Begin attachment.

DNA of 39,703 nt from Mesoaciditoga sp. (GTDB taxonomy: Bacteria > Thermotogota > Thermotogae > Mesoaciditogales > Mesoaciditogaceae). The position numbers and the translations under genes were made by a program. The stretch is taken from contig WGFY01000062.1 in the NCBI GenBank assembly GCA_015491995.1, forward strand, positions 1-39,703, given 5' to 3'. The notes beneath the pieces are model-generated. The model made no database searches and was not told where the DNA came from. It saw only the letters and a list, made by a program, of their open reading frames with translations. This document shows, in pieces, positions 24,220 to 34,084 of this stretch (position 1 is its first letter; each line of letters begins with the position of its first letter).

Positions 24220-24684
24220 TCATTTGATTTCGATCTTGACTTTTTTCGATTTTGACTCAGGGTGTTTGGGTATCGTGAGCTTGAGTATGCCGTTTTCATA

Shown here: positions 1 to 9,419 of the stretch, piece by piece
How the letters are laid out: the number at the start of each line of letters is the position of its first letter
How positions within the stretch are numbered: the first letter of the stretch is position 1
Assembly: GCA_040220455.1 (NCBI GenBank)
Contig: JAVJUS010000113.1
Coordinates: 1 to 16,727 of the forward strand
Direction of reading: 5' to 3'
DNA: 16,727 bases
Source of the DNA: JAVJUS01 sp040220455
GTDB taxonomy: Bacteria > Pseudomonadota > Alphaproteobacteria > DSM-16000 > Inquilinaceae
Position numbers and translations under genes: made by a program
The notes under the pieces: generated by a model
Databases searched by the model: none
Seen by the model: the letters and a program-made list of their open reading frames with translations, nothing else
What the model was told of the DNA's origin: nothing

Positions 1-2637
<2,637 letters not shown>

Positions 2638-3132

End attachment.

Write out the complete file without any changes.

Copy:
DNA of 39,703 nt from Mesoaciditoga sp. (GTDB taxonomy: Bacteria > Thermotogota > Thermotogae > Mesoaciditogales > Mesoaciditogaceae). The position numbers and the translations under genes were made by a program. The stretch is taken from contig WGFY01000062.1 in the NCBI GenBank assembly GCA_015491995.1, forward strand, positions 1-39,703, given 5' to 3'. The notes beneath the pieces are model-generated. The model made no database searches and was not told where the DNA came from. It saw only the letters and a list, made by a program, of their open reading frames with translations. This document shows, in pieces, positions 24,220 to 34,084 of this stretch (position 1 is its first letter; each line of letters begins with the position of its first letter).

Positions 24220-24684
24220 TCATTTGATTTCGATCTTGACTTTTTTCGATTTTGACTCAGGGTGTTTGGGTATCGTGAGCTTGAGTATGCCGTTTTCATA

Shown here: positions 1 to 9,419 of the stretch, piece by piece
How the letters are laid out: the number at the start of each line of letters is the position of its first letter
How positions within the stretch are numbered: the first letter of the stretch is position 1
Assembly: GCA_040220455.1 (NCBI GenBank)
Contig: JAVJUS010000113.1
Coordinates: 1 to 16,727 of the forward strand
Direction of reading: 5' to 3'
DNA: 16,727 bases
Source of the DNA: JAVJUS01 sp040220455
GTDB taxonomy: Bacteria > Pseudomonadota > Alphaproteobacteria > DSM-16000 > Inquilinaceae
Position numbers and translations under genes: made by a program
The notes under the pieces: generated by a model
Databases searched by the model: none
Seen by the model: the letters and a program-made list of their open reading frames with translations, nothing else
What the model was told of the DNA's origin: nothing

Positions 1-2637
<2,637 letters not shown>

Positions 2638-3132